The economists got it wrong during and after the financial crisis because they incorrectly predicted where money would flow. You may remember the dire inflationary predictions during the experimental rounds of QE1, 2 and what turned out to be QE infinity. Their argument was simple, with the Fed printing trillions of dollars, our fiat dollar will fall and thus spark a significant rise in inflation. The argument was loud and often accompanied by the now famous Weimar Republic picture of the wheelbarrow of cash. Unfortunately for so many academics, the argument was dead wrong. I’m glad to say we never agreed.

There was one missing and extremely valuable component to this argument which made the entire thesis null and void. Simply put, the money wasn’t actually entering the system.

The issue surrounding the financial crisis stemmed from the toxic and defaulting mortgage loans held on the balance sheet of almost every bank in America. As the recession set in and homeowners began defaulting, these loans became far less valuable, and banks were forced to write them down. As they did, their capital requirements to remain open became threatened and a bailout ensued. While the Fed and Treasury did in fact pursue a significant amount of money ‘printing,’ they swapped this money for the mortgages held on bank balance sheets, thus recapitalizing the bank while at the same time tightening lending standards and increasing capital requirements to ensure a default was no longer in question. The new money remained on the balance sheet of these banks, which helped stave off a national banking collapse and bought the American financial system quite a bit more time.

This time is quite a bit different.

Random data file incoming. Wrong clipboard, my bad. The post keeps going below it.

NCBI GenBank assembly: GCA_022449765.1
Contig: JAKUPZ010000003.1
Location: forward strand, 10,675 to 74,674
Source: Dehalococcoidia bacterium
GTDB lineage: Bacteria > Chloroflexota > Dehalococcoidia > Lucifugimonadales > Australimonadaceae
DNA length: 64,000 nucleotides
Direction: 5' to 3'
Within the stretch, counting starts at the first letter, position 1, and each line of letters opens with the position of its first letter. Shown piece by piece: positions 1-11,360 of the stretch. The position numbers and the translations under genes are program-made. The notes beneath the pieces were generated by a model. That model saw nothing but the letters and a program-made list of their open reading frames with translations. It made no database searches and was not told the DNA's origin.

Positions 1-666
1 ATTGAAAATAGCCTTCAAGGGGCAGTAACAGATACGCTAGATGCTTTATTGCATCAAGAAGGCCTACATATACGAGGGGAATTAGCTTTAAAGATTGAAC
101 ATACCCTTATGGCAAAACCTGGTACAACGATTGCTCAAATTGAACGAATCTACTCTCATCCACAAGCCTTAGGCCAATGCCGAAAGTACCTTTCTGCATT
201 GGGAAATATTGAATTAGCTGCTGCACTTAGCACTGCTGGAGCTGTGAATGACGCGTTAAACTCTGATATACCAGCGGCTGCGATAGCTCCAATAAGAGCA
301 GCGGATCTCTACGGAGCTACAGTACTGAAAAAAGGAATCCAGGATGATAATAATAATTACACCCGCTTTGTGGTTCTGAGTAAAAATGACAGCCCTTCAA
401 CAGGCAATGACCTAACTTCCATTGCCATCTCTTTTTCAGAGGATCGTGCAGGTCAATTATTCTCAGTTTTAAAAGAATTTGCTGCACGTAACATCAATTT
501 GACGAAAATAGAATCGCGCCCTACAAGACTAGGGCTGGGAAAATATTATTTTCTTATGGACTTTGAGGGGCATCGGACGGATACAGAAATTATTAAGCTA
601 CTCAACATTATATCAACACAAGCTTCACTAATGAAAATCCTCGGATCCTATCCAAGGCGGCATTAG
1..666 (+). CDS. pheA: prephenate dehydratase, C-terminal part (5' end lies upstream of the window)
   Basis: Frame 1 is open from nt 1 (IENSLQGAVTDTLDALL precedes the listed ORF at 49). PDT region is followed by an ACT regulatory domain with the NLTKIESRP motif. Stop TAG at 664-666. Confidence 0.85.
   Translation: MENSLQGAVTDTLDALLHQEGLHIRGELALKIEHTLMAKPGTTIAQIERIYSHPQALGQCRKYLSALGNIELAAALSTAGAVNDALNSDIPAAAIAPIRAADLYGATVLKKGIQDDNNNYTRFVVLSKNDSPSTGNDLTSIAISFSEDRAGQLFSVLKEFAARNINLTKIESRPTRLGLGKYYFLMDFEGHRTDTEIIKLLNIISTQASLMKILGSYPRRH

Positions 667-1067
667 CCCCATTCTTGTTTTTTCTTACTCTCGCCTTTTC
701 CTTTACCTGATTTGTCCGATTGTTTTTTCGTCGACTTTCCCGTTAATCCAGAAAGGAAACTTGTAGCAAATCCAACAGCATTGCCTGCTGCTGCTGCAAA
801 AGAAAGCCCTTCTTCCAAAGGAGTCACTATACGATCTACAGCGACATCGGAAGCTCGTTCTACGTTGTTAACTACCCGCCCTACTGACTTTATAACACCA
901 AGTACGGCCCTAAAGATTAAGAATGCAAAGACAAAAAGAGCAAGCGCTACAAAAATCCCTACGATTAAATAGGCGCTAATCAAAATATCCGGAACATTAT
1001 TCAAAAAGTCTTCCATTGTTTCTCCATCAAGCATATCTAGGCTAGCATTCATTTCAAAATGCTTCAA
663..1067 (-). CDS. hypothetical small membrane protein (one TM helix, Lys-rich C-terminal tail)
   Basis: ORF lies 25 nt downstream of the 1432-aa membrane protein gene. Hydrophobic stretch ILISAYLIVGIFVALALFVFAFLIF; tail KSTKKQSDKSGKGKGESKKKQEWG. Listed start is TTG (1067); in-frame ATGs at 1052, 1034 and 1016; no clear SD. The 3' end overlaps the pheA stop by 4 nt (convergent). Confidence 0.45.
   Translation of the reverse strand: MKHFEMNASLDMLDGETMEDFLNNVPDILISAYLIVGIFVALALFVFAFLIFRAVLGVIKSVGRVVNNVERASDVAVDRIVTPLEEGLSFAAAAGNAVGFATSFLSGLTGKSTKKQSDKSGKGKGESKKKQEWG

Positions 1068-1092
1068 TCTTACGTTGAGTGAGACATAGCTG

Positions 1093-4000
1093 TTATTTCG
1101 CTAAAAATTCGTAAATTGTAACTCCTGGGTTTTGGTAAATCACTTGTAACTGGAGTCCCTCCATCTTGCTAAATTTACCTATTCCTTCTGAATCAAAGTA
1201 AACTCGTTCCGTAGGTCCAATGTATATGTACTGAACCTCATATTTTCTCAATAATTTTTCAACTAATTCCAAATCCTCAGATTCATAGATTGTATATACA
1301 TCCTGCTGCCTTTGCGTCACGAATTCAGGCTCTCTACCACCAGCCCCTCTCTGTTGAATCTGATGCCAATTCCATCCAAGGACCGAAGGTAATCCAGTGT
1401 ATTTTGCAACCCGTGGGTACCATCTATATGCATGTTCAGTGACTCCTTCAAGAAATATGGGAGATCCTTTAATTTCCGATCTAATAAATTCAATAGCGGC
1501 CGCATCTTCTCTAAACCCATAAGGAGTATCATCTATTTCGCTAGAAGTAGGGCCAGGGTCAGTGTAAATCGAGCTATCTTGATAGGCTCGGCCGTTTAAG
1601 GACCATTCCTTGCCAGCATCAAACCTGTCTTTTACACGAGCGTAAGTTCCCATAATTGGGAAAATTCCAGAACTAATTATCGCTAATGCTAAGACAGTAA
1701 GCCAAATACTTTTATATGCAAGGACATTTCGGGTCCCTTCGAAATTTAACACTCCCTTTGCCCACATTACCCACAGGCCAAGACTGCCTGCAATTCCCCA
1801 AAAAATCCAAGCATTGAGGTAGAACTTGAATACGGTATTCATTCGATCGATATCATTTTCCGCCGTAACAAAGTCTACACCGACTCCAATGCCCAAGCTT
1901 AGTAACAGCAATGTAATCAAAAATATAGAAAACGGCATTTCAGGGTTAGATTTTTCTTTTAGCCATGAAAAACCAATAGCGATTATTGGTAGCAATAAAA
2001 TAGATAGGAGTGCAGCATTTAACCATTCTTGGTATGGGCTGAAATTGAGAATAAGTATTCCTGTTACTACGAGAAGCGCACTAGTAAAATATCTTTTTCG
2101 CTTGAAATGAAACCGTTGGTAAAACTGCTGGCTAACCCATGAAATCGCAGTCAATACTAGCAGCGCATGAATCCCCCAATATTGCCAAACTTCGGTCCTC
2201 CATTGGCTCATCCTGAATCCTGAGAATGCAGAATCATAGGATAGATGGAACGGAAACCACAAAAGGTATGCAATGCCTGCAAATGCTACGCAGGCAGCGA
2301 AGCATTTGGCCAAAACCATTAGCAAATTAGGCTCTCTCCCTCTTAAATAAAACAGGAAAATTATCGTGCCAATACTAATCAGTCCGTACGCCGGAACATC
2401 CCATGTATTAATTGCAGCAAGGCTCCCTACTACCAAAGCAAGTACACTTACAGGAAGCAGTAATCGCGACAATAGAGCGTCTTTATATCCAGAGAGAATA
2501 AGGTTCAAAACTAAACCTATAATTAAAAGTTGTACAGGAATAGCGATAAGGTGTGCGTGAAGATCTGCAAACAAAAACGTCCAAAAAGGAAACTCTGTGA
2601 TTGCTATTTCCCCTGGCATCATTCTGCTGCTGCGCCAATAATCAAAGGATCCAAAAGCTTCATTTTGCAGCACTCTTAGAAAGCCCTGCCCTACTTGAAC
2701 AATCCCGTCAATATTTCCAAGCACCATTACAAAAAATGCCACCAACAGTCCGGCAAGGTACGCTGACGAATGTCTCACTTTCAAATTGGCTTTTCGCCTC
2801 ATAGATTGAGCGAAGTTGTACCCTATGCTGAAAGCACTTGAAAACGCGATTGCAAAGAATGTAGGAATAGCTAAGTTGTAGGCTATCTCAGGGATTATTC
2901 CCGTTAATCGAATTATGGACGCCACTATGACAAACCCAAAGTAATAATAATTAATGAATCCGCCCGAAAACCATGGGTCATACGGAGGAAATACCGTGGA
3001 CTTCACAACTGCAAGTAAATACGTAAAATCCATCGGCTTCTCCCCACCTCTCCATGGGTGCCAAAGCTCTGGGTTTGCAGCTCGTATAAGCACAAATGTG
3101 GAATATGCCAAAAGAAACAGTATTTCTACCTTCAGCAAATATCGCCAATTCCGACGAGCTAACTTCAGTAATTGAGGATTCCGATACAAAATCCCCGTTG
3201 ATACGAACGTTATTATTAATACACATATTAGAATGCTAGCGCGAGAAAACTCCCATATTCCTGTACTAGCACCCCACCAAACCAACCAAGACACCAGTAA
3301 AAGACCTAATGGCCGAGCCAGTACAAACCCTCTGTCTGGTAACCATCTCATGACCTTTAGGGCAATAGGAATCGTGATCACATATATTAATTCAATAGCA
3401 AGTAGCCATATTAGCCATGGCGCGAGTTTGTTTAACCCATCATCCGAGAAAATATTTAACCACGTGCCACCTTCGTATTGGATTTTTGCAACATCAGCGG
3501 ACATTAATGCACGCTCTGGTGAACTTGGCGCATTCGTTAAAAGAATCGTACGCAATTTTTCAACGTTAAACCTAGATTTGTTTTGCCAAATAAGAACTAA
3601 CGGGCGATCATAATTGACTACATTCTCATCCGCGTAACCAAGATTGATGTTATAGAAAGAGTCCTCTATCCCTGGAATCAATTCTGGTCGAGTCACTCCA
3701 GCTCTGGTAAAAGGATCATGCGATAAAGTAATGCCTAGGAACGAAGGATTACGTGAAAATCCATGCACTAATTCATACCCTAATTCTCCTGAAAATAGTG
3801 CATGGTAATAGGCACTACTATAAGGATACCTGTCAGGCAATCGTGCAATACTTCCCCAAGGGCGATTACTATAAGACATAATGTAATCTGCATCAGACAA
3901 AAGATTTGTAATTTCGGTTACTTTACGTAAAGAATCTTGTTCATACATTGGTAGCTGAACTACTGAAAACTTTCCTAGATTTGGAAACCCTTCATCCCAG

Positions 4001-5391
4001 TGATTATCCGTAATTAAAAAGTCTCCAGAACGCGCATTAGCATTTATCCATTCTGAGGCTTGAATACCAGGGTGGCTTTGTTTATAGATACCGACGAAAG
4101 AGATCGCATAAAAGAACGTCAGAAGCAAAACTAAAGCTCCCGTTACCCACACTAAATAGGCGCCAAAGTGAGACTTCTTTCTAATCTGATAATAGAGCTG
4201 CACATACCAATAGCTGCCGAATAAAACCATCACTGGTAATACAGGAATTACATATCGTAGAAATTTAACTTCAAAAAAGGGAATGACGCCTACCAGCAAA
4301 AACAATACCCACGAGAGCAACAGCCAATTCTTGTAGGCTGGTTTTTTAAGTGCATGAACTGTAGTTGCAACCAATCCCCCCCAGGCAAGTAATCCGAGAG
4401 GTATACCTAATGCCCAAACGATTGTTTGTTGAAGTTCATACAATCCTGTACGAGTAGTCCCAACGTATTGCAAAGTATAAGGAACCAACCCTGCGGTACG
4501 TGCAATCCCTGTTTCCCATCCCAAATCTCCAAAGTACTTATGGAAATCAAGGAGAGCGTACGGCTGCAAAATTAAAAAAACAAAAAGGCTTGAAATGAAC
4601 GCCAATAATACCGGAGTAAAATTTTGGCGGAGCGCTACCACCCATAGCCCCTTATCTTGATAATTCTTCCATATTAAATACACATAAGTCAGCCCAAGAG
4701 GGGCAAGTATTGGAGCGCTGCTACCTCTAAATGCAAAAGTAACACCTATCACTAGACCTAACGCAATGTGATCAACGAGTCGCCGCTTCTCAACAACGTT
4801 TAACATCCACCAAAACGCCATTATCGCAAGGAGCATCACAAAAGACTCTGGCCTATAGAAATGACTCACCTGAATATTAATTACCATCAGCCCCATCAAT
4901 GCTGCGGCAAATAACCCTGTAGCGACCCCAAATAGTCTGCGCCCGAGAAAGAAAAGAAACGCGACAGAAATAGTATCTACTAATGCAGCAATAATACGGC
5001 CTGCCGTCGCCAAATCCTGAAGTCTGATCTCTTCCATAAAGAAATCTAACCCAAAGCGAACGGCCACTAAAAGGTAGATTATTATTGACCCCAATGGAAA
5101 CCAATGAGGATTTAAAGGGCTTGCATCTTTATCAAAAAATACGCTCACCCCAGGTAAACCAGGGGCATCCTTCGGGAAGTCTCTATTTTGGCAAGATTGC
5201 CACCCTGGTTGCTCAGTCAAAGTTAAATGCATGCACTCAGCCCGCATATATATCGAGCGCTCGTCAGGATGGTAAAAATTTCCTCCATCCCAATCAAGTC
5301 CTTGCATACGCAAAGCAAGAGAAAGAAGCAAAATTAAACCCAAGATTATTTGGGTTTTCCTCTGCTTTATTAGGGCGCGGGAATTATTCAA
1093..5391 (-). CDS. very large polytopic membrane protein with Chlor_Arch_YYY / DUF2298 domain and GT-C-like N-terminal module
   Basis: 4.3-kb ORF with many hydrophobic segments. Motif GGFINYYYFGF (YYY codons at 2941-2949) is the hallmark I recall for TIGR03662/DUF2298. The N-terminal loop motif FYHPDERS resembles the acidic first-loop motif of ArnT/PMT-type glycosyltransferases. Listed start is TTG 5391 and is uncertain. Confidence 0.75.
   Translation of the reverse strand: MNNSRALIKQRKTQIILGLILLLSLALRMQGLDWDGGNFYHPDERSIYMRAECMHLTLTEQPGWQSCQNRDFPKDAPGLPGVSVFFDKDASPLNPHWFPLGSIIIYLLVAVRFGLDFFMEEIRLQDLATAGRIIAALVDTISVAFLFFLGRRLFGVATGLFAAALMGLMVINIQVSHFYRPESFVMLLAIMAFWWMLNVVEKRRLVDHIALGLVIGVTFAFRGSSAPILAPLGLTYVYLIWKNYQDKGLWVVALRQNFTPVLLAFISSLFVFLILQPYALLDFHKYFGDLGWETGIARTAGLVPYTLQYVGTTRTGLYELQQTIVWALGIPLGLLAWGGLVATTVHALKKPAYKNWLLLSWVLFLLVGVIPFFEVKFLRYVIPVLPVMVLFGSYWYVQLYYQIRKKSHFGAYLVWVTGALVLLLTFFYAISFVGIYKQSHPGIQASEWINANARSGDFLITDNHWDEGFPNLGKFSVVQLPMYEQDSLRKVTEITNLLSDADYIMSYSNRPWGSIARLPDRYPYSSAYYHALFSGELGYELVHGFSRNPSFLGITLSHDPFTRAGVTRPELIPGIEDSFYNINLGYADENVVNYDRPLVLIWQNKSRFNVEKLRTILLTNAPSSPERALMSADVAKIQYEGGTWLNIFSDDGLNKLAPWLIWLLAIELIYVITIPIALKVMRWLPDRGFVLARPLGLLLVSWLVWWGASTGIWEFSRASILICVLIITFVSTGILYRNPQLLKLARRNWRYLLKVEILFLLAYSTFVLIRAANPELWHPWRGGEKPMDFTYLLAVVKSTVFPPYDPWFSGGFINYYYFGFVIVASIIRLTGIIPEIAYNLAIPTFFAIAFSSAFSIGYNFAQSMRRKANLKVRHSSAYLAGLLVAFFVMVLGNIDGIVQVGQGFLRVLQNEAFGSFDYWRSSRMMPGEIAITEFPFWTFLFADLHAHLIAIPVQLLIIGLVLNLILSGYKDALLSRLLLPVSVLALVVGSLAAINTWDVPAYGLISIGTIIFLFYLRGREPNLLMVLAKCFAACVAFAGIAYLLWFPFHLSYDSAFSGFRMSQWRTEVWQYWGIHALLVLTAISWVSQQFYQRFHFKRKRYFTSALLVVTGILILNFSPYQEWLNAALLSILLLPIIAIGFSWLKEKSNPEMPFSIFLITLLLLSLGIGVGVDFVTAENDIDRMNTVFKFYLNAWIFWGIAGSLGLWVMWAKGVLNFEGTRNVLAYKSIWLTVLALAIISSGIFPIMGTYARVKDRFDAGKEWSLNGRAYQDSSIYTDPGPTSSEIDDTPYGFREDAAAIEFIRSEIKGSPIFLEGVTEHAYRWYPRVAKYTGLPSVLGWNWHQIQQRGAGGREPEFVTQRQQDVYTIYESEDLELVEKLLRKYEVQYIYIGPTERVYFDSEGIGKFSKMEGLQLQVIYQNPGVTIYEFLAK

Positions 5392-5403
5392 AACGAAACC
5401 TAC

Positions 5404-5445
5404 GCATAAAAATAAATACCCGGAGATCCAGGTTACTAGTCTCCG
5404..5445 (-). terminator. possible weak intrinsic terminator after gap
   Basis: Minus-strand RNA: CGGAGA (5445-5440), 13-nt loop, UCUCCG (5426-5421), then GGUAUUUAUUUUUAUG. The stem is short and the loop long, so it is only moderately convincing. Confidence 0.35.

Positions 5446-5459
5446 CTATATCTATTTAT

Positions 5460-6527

We recently hosted a webinar called the inflationary freight train which hopefully you got a chance to see. If not, we’ll be holding another one very soon as the pieces of the inflationary puzzle continue to fall into place.

The webinar was as much a history lesson as it was a discussion of current events as we revisited one of the first recorded monetary induced inflationary environments during the Roman Empire. We discussed how ‘clipping,’ or the art of shaving off silver from the Denarius in order to mint more coins, was the beginning of the end for the Roman Empire. While the collapse took a total of 400 years, the currency devaluation of over 90% and the ensuing inflation of over 1,000% was a key ingredient.

During the webinar, we talked about the key ingredients to an inflationary cycle: increased money supply, followed by asset appreciation, followed by wage inflation. We talked about how 2 out of the 3 variables were in place as noted by the definition of money supply or M1 (chart below) which is a representation of money basically ‘in the system.’ Never in our history have we seen such an increase as a result of stimulus and PPP forgivable loans.

We discussed how asset appreciation in commodities had already begun; however, the missing ingredient was wage inflation, which had been capped due to the increase in unemployment due to Covid-19.

Those with a bit more economic background know that right before this wage inflation we must see this money (M1) actually start being spent, which is referred to as the ‘Velocity of Money.’ Clearly this requires folks going out and re-engaging with the economy, thus spending the money that is sitting on the sidelines.

While it’s clear this is beginning, we are on the lookout for signs to confirm and last week we saw one of the very first signs of this final piece falling into place through a data set called ‘first time jobless claims’.

Last week economists predicted around 700k in jobless claims and when reported, the number was far less, coming in at 576,000. This number is a drastic reduction from the previous week’s adjusted number of 769,000. To put this into context, the March 14, 2020 jobless claims were 225,500 prior to the significant uptick due to Covid-19.

I suspect this trend will continue. As America reopens, businesses are hiring, money is being spent and it’s very difficult to secure solid employees. Wages are going up to recruit and secure these employees and prices for goods and services are being adjusted accordingly.

The steps to success through this phase is simple:

  • Bad debt reduction: Credit Card, Auto, Student Loan
  • Emergency fund: depending on where you are in life, 3–12 months
  • Diversified investment portfolio: Cyclical, Reflation, Emerging Markets, Materials

The Fed will likely be super slow to act so we see this inflationary cycle lasting longer than most anticipate. We’re very bullish on the economy and markets, with an eye on being very smart with capital and debt reduction.